[Bell Historians] Clapper failure information request

David Bryant davidbryant at T7LhWwuxIwPxdu2pyCYPjcYQtF60oAkCtBprno3bjvpBb2iQ07z2fLWcMj2sLDCje7BmxDAB0ExgGl37pjj82g.yahoo.invalid
Thu Mar 9 23:47:03 GMT 2006

An interesting subject!

I would agree with comments about breakages being most likely on large 
bells. The clappers in bells under a ton are relatively unlikely to break. I 
suspect that if a graph showing percentage of broken clappers against bell 
weight was produced it would show that the larger the bell the more likely 
clappers are to break, although obviously the results would become skewed 
for the very high weighs as there are so few bells in this category.

I've been ringing at York Minster for five and a half years or so, in which 
time we've had three broken clappers. One was in the 6th (12 cwt), but this 
was one of the original 1925 clappers so I think it had lasted pretty well! 
One was in the 9th (25 cwt) - an SG clapper. The other was in the tenor (59 
cwt). This was a machined EN16 clapper which had been in use for about 25 
years. It was made by Whitechapel, and was massive with a heavy 
counterweight. It was designed to be strong so as not to break, and as the 
bells were at that time regularly rung up and down the counterweight enabled 
the bell to be rung up right.

Following the breakage of the tenor clapper (it broke roughly in the middle 
of the shaft) we had an SG clapper made, with the same profile minus the 
counterweight. It was not successful, and didn't hit the bell hard enough. 
We replaced it with another of EN16, again of the same profile and with a 
counterweight (this being smaller than that on the old EN16 clapper). This 
wasn't bad, but there was room for improvement.

Most recently (last Saturday, in fact) we installed a new EN16 clapper, made 
to the same profile as the previous ones and with no counterweight. It also 
has a new and lighter crown staple (we used the existing staple for the 
earlier clappers). First impressions of the new clapper are that it sounds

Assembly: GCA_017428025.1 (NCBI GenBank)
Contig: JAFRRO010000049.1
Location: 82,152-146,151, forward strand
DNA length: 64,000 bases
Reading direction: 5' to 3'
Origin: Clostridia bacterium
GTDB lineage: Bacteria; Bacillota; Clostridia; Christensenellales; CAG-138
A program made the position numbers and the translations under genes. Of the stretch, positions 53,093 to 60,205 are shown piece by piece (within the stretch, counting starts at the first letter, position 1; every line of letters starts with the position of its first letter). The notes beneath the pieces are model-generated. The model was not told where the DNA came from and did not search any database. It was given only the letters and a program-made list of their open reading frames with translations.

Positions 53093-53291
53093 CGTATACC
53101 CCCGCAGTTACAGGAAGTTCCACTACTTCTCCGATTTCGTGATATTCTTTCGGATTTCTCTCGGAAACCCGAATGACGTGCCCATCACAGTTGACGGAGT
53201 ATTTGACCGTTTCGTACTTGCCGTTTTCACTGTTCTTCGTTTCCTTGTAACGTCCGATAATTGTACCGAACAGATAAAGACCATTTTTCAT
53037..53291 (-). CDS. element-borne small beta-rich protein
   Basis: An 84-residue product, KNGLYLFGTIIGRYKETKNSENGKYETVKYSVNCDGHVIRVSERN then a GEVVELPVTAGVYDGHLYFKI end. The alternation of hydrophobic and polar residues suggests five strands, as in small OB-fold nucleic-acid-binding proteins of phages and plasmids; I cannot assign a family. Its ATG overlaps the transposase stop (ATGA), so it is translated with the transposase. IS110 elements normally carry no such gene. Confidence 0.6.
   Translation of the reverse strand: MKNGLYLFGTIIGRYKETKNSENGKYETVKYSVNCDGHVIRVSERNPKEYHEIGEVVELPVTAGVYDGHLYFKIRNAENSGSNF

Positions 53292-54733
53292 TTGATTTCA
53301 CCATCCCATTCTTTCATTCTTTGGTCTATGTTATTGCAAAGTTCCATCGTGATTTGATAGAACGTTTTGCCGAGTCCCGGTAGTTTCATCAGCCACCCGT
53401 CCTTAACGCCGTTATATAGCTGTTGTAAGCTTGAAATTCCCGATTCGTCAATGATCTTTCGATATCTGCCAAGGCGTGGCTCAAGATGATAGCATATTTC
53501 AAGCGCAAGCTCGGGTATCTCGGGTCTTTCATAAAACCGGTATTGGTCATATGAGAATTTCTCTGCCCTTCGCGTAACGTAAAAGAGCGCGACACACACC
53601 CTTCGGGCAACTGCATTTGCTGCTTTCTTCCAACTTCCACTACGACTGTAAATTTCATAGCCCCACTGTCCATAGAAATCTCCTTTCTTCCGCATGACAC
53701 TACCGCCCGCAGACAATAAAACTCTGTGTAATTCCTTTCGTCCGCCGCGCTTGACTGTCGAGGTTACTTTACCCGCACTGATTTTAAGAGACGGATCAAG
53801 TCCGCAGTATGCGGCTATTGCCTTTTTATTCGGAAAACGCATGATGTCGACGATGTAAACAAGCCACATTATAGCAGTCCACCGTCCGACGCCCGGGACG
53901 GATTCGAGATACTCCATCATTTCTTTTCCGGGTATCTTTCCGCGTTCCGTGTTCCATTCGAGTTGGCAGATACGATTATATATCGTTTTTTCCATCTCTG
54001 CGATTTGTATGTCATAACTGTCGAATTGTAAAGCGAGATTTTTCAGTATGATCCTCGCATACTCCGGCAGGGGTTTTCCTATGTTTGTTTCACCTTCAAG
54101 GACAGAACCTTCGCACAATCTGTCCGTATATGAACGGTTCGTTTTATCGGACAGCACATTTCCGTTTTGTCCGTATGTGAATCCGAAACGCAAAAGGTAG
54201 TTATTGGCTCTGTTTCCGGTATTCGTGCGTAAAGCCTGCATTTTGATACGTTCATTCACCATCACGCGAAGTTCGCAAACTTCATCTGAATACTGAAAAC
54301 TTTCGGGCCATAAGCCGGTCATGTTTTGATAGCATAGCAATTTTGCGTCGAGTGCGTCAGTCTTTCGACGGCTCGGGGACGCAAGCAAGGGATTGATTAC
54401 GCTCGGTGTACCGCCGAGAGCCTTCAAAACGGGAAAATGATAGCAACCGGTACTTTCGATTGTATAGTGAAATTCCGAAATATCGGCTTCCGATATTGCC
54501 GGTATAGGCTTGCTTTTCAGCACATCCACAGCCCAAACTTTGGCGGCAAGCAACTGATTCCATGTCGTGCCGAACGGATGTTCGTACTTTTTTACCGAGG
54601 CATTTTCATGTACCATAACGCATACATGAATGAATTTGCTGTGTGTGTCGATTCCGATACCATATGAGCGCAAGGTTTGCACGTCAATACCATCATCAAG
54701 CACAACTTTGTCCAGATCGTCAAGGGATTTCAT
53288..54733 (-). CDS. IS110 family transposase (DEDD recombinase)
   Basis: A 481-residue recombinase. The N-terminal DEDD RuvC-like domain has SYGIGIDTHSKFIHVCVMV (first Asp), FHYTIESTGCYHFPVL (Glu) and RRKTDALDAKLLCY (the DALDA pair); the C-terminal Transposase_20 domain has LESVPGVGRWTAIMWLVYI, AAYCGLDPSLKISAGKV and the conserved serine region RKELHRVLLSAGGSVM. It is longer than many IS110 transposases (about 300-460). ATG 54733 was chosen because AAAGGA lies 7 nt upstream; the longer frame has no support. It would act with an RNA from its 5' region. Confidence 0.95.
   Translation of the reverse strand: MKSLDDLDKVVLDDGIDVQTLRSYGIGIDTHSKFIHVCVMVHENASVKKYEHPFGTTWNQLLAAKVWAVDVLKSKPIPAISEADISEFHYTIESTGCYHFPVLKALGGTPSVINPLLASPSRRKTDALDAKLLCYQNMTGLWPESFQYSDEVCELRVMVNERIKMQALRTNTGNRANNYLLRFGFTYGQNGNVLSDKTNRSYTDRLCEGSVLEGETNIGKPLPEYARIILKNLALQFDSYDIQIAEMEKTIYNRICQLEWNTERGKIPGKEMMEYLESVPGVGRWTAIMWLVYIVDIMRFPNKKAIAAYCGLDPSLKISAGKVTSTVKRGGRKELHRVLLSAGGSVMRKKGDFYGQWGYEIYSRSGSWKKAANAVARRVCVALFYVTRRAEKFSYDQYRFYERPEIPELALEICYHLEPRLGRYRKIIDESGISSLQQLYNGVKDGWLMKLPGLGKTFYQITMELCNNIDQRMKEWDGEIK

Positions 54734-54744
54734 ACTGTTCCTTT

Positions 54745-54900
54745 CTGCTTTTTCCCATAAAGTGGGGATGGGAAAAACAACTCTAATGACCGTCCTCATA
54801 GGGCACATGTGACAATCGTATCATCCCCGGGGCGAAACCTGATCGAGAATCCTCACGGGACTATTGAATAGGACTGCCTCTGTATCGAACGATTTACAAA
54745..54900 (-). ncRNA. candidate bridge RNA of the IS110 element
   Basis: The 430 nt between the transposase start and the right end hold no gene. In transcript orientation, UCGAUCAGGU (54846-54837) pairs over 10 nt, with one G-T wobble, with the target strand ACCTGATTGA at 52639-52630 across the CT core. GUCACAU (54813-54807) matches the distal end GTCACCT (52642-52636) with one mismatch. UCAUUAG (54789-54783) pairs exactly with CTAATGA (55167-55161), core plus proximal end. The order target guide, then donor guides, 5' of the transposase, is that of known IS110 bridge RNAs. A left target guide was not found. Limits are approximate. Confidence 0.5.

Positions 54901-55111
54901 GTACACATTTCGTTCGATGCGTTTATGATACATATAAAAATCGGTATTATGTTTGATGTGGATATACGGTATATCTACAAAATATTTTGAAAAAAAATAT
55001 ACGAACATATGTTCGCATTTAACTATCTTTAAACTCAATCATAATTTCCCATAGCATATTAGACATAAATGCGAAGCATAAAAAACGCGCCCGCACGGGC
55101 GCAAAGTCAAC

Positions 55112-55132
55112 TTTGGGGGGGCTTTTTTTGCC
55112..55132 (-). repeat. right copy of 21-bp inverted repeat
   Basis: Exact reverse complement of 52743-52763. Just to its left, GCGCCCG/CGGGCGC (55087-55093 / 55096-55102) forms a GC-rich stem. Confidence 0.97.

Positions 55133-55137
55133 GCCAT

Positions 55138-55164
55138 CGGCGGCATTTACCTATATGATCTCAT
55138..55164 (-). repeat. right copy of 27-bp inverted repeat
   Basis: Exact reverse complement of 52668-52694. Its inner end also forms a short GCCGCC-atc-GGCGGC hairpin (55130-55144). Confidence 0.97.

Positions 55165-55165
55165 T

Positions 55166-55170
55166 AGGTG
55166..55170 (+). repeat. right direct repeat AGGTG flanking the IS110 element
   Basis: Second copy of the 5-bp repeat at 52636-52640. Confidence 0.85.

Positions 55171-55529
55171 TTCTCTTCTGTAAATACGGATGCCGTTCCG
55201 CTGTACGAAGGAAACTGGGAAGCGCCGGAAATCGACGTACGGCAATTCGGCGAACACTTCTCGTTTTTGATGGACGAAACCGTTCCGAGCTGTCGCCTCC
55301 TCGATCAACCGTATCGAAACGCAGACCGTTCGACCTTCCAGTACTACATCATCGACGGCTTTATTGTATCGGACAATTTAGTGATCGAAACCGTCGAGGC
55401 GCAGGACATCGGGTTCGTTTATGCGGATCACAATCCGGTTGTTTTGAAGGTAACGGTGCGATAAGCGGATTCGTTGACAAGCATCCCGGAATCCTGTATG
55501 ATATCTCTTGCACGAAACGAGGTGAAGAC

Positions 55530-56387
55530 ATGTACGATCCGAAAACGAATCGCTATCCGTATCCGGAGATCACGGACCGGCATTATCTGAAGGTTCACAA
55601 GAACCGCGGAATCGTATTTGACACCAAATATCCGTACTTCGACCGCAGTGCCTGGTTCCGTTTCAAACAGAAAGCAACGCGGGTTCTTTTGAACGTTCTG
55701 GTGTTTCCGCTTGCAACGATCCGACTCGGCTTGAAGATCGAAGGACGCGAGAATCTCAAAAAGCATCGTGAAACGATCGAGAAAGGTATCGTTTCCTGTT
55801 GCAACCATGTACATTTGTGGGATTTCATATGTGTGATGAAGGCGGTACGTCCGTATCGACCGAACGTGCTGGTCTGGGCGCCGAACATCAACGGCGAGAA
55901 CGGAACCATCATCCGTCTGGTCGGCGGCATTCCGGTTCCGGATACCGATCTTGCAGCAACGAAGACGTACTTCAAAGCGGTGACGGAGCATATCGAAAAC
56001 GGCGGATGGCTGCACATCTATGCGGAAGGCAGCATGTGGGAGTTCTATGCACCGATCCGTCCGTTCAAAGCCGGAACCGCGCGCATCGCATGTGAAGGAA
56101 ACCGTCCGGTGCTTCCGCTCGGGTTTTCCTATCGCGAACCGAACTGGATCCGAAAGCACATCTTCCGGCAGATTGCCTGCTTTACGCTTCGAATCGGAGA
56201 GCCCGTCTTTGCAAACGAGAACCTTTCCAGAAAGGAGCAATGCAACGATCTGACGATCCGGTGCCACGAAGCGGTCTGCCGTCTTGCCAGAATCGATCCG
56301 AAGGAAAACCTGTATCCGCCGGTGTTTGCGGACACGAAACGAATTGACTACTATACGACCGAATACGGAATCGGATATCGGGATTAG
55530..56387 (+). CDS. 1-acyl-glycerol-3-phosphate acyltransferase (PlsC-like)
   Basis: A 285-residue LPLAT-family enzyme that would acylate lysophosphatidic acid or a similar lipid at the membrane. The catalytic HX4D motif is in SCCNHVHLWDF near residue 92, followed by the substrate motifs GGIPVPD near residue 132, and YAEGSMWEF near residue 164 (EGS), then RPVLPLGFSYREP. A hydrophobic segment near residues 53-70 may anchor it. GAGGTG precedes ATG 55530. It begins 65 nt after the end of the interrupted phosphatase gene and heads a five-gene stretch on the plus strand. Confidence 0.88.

good, and the bell handles markedly better - this is an area which nobody 
has touched on yet, but it is significant. Heavily counterweighted clappers 
definitely make bells more difficult to ring.

The next experiments planned are (a) to produce an EN16 clapper without a 
counterweight, and a shaft of wrought iron profile (one of the existing 
clappers will be machined to produce this) and (b) to experiment with a 
wooden shaft, using the SG clapper which proved unsatisfactory. We are also 
having a clapper for the 10th made up with a wooden shaft - this bell is 
quieter than 9,11,12, and we have a broken clapper from it. Hopefully a 
different clapper will make it louder.

I think that Bob Smith's article rather bypassed the use of steel in clapper 
manufacture. EN16 is perfectly acceptable (and in our experience is better 
than SG where very big bells are concerned), and provided the clappers are 
machined rather than fabricated there is no problem. Yes, they are expensive 
(our most recent EN16 clapper and new staple cost in the region of £1600), 
but if we want the back bells of our heavier rings to sound good this is 
inevitable. Clapper design for large bells seems to have been largely 
ignored for several decades, and it is good to see that ringers in several 
towers with big rings of bells are taking the initiative and experimenting.


p.s. Brett - did you make the clapper for Dublin yourself?


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